If a black hole is in the center of our galaxy, could it be the source of the rotation of the galaxy and if so, if it is acreeting matter could this mean that it is getting more and more massive? whouldn't this imply that the rotation is getting faster and finally could this mean that a galaxy year is getting shorter even if it's just a little bit?
The nice thing about black holes is that although they distort space and time quite severely in their vicinity, their gravitational influence on distant objects is just as we would expect for "normal matter". How far away is "distant" for black holes? We characterize the size of a black hole in terms of its Schwarzchild Radius, or the radius within which gravity is so strong that not even light can escape. A good rule to remember is this: for a black hole of mass "M" times the mass of the Sun, its size is 3xM measured in kilometres (km). So, a solar mass black hole has a Schwarzchild Radius of about 3 km. As a rough estimate, let's say that the general relativistic effects of a black hole become insignificant at about 1000 times the Schwarzchild radius. For a solar mass black hole, then, its gravitational effects are identical to the Sun (a solar mass star) once you're about 3x1000 km = 3000 km away from it. This is a much smaller distance than that between the Earth and the Sun, for instance, and it means that if the Sun were a black hole, the Earth would not change its orbit.
Let's run through the same exercise for a supermassive black hole at the centre of our galaxy. It has a mass of about 10 million solar masses, and so from the formula above it has a Schwarzchild radius of about 30 million kilometres. General relativistic effects are then only important within 1000x30 million kilometres, or in the inner 30 billion km of the Milky Way. Now, the solar system is about 6 billion km across, so you could fit 5 "solar systems" in the region around a supermassive black hole that general relativity must be accounted for. However, there are ~200 billion stars like our own in the galaxy, and they are light-years apart! Suffice it to say that the region in our galaxy in which you have to worry about the effects of a supermassive black hole is very small indeed. Now, the galaxy itself weighs about 100 billion solar masses, which is much greater than the 10 million inside the supermassive black hole. So, unless you are very close to it (ie where general relativity is important), a supermassive black hole contributes, in the mean, an insignificant amount of gravitational pull at a given point in a galaxy.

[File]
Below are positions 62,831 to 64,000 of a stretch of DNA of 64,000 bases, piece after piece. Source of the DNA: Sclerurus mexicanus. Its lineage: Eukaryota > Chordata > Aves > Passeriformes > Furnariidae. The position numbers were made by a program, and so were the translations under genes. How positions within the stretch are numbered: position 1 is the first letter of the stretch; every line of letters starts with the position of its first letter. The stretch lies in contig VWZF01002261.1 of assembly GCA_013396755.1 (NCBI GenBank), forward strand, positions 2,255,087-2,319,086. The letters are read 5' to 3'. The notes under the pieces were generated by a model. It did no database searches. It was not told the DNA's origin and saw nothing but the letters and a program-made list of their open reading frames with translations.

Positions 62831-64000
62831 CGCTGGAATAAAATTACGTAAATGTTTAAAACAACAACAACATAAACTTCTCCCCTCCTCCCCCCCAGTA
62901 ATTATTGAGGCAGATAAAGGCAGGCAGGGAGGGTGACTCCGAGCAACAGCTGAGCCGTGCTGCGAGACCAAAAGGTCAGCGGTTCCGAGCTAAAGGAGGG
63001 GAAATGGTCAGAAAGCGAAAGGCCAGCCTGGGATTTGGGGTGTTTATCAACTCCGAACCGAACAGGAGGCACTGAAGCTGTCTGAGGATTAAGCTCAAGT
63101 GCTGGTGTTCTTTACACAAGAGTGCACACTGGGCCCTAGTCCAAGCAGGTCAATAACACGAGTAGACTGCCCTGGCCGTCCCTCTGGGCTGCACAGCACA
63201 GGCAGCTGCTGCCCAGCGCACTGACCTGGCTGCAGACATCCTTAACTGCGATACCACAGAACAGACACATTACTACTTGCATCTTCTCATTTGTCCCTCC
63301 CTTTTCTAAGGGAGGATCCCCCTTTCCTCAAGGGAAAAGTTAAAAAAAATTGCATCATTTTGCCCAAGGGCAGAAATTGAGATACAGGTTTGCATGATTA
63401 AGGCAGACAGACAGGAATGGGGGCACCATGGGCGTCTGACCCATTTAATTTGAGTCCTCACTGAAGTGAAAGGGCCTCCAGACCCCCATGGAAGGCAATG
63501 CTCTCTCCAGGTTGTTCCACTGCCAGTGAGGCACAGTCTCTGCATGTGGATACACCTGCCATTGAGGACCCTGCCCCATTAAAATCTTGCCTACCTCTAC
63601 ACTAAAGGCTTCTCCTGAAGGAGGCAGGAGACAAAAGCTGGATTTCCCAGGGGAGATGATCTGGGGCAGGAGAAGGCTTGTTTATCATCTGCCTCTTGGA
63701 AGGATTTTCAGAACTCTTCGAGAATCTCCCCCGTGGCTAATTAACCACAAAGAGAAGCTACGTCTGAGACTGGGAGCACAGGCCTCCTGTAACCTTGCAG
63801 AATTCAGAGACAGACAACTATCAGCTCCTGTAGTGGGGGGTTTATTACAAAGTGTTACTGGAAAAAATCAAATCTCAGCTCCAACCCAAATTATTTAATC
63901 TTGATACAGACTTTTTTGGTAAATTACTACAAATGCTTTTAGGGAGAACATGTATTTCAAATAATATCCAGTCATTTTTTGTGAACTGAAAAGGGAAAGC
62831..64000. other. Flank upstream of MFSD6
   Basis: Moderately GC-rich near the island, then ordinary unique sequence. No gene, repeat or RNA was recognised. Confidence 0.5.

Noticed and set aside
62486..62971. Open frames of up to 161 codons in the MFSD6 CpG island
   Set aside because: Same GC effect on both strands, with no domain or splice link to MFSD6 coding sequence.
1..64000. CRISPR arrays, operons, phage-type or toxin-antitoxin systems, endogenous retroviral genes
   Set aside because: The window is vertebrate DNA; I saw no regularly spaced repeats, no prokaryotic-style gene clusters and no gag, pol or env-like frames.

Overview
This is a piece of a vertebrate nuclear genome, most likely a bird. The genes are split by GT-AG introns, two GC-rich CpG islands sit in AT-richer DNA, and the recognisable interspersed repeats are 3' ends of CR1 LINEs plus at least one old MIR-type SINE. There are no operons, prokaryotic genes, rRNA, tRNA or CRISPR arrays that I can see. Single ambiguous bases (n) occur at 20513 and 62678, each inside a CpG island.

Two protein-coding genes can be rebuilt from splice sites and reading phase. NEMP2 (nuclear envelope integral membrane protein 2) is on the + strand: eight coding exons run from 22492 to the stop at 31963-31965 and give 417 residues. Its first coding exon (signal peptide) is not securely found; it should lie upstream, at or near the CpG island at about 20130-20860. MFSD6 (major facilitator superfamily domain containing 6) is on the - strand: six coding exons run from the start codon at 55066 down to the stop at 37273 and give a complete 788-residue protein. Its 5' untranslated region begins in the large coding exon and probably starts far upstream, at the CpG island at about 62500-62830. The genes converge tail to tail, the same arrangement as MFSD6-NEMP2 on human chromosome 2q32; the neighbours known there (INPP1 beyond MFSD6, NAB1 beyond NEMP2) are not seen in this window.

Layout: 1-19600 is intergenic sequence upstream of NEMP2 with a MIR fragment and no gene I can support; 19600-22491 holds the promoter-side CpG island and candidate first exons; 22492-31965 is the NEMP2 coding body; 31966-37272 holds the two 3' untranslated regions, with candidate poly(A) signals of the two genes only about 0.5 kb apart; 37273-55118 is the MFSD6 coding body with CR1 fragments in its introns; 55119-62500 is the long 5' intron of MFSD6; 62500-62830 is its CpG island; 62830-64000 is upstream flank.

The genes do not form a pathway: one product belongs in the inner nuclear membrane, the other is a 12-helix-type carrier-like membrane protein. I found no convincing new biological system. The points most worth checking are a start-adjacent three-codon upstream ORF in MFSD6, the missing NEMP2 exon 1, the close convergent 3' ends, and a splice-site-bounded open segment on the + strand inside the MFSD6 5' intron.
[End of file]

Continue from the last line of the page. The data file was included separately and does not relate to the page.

So black holes cannot be the source of galaxy rotation: they are simply too small, and too far away from most of the galaxy to do it. We think that the rotation in spiral galaxies stems from the law of conservation of angular momentum: this says that big things that spin a little bit and which turn into little things, must in fact turn into little things which spin rather rapidly.
The black hole at the centre of the galaxy is accreting matter (at an unknown rate), which means that it is getting more massive as time goes on. From the above arguments, however, this does not imply that the rotation rate of the galaxy is increasing. This means that a galaxy "year", or the time it takes a star near the middle of the galaxy to circle around the galactic centre once, is not affected by the presence of the black hole.
All of this is rather unfortunate for us, in fact: if the rotation rates of galaxies did increase because of supermassive black holes, then we could look for this increase and use it to hunt down the black holes. As it is, however, black holes are rather hard to identify in galaxy centres, because their effects are so localized.
This page was last updated June 27, 2015.